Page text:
Every Monday, I have a standing appointment at church, one that has only been interrupted over the last decade by jobs that meant I couldn't get there by 17.15 - and it has absolutely nothing to do with holiness. It does, however, have everything to do with crossword puzzles and deep mutual affection.
My friend, John Lynam, has had the Monday afternoon shift on the Oratory Lodge since its inception - or near enough so. It took us a little while to meet, but once we did, those Monday meetings where we do the Telegraph general knowledge crossword (I have the upper hand here) and the cryptic crossword (I'm getting better, but he still has the upper hand here. However, texting Alexander has always been the way forward - he's downright scary good) were almost as set in stone as the Ten Commandments. This has been interspersed with political and religious chat, as well as my reminding John where things are (years after I had to give up the lodge).
It makes Monday one of the best days of the week.
At around 17.45, he shuts up shop and we scoot into church for the evening mass, which ends with the veneration of St Philip's relic at about 18.35 or so. Occasionally a sermon, usually not, either way it entails discussion such as...
'Fr Richard finished mass in 18 minutes - caught most of the community flat-footed there. I didn't think it was possible!'
Today, we waxed lyrical over the rarely heard EP4 (only Fr JB ever does it, and even he, rarely) and talked about the sermon, which was about Exodus.
The reading was the complaining of the Israelites:
And they said unto Moses, Because there were no graves in Egypt, hast thou taken us away to die in the wilderness? wherefore hast thou dealt thus with us, to carry us forth out of Egypt? Is not this the word that we did tell thee in Egypt, saying, Let us alone, that we may serve the Egyptians? For it had been better for us to serve the Egyptians, than that we should die in the wilderness.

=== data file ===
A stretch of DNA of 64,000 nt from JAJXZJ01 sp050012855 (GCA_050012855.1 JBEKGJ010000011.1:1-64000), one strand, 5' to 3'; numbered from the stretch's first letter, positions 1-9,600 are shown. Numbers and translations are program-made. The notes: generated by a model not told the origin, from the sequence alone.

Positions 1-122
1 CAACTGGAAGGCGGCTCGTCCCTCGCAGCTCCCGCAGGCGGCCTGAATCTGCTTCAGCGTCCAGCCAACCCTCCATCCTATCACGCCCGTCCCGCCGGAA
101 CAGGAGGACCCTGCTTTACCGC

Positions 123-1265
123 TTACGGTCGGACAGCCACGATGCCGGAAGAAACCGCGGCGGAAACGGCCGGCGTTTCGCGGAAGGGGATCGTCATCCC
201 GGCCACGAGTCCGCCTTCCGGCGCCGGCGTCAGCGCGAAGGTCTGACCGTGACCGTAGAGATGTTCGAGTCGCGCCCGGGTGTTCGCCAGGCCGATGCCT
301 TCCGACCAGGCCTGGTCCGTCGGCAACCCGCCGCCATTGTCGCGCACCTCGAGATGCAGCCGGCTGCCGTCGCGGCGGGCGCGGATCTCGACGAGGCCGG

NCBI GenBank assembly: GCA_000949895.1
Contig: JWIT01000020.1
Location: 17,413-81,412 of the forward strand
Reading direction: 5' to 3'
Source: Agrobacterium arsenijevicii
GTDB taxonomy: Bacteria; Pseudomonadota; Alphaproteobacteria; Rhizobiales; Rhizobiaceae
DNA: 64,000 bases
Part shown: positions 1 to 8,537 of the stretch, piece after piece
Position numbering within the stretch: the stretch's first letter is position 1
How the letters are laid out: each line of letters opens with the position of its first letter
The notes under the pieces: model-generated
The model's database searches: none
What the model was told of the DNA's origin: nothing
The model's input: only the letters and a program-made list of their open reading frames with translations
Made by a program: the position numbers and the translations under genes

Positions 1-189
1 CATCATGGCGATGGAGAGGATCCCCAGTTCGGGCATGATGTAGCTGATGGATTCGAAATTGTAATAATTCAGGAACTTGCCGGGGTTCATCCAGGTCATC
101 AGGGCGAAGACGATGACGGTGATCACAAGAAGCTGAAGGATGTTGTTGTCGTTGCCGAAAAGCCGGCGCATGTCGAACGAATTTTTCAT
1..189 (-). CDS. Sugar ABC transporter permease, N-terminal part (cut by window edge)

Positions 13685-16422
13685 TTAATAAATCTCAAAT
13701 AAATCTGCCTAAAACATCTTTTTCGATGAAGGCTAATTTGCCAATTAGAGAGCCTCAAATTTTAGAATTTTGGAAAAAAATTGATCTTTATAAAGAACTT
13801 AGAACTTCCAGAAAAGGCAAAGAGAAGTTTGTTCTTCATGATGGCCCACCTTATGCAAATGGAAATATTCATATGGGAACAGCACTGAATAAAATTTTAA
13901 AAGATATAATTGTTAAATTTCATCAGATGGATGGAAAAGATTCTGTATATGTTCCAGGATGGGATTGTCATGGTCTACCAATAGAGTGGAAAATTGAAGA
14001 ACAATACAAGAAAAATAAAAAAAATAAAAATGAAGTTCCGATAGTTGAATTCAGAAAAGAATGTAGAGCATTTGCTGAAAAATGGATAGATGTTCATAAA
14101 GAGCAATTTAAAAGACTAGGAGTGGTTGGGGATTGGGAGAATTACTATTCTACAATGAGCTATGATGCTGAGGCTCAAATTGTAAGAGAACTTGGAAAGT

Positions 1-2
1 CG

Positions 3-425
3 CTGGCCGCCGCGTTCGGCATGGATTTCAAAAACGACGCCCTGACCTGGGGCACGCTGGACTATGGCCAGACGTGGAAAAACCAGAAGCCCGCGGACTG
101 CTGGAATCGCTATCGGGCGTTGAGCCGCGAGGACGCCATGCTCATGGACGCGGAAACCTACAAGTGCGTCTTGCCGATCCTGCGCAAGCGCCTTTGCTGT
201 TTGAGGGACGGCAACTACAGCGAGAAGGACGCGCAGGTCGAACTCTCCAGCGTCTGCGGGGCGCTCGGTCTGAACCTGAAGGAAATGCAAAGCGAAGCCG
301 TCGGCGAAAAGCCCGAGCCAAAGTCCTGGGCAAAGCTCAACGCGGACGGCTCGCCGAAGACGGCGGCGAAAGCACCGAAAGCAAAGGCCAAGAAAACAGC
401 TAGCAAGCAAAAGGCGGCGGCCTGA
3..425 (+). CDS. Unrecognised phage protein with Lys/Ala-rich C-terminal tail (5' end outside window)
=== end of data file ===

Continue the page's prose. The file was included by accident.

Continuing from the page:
So: it would be better we had died enslaved and certain of what our life was, than to die free, uncertain and responsible for our choices.
The preacher focused on sin, which was understandable - but I think this passage goes far deeper than that; it goes to the core of one of our deepest struggles.
This passage was very synchronous for me. I have recently been reading Stephen Cope's Wisdom of Yoga, Jack Kornfield's A Path with Heart, and most recently, Pema Chodron's When Things Fall Apart and The Places that Scare You.
Every one of them speaks of understanding uncertainty and groundlessness as part of the path to freedom - that certainty is what we chase to avoid reality - the reality that everything changes and is impermanent, that nothing is certain. I am healthy today, but I could be dead of an aneurysm tomorrow. My world is stable and appears unchanging at the moment, but everything could shift in the blink of an eye. I see myself in a certain way, but even THAT isn't the truth - there are so many parts of me that are hidden and unexplored. One thing I realised yesterday is that the distance I've experienced in intimate relationships mirrors the distance I keep from myself - my whole self.
Freedom is about truth. Freedom is about intimacy - first and foremost with ourselves, and then with others. And freedom is about the certainty of uncertainty - and the adult responsibility of navigating it.
We think our feelings about freedom should be unmitigatedly positive, so we push away any suggestion of fear, struggle, or doubt when it comes to freedom. Of COURSE we want to be free - we wave freedom like a banner. But do we truly understand what it means? Every country that claims freedom is a slave to something: fear, addiction, competition, materialism, being powerful - the list goes on and on.
No, freedom means meeting every situation as it is in the moment, with full awareness, and with our full self (not our limited image of who we are) at our disposal - knowing that even as we make choices, they may not turn out as we planned. People may not stay - they die, they leave, relationships change. Things disappear - and so we must treasure what we do have, even as we do not depend on it for our happiness/joy - even as its presence may bring us great joy. Nor do we use it as a barrier to what scares us or to the truth.
You see, the dirty little secret is that certainty and safety makes us feel better - even as it enslaves us. To quote Kahlil Gibran:
...have you only comfort, and the lust for comfort, that stealthy thing that enters the house a guest, and then becomes a host and then a master?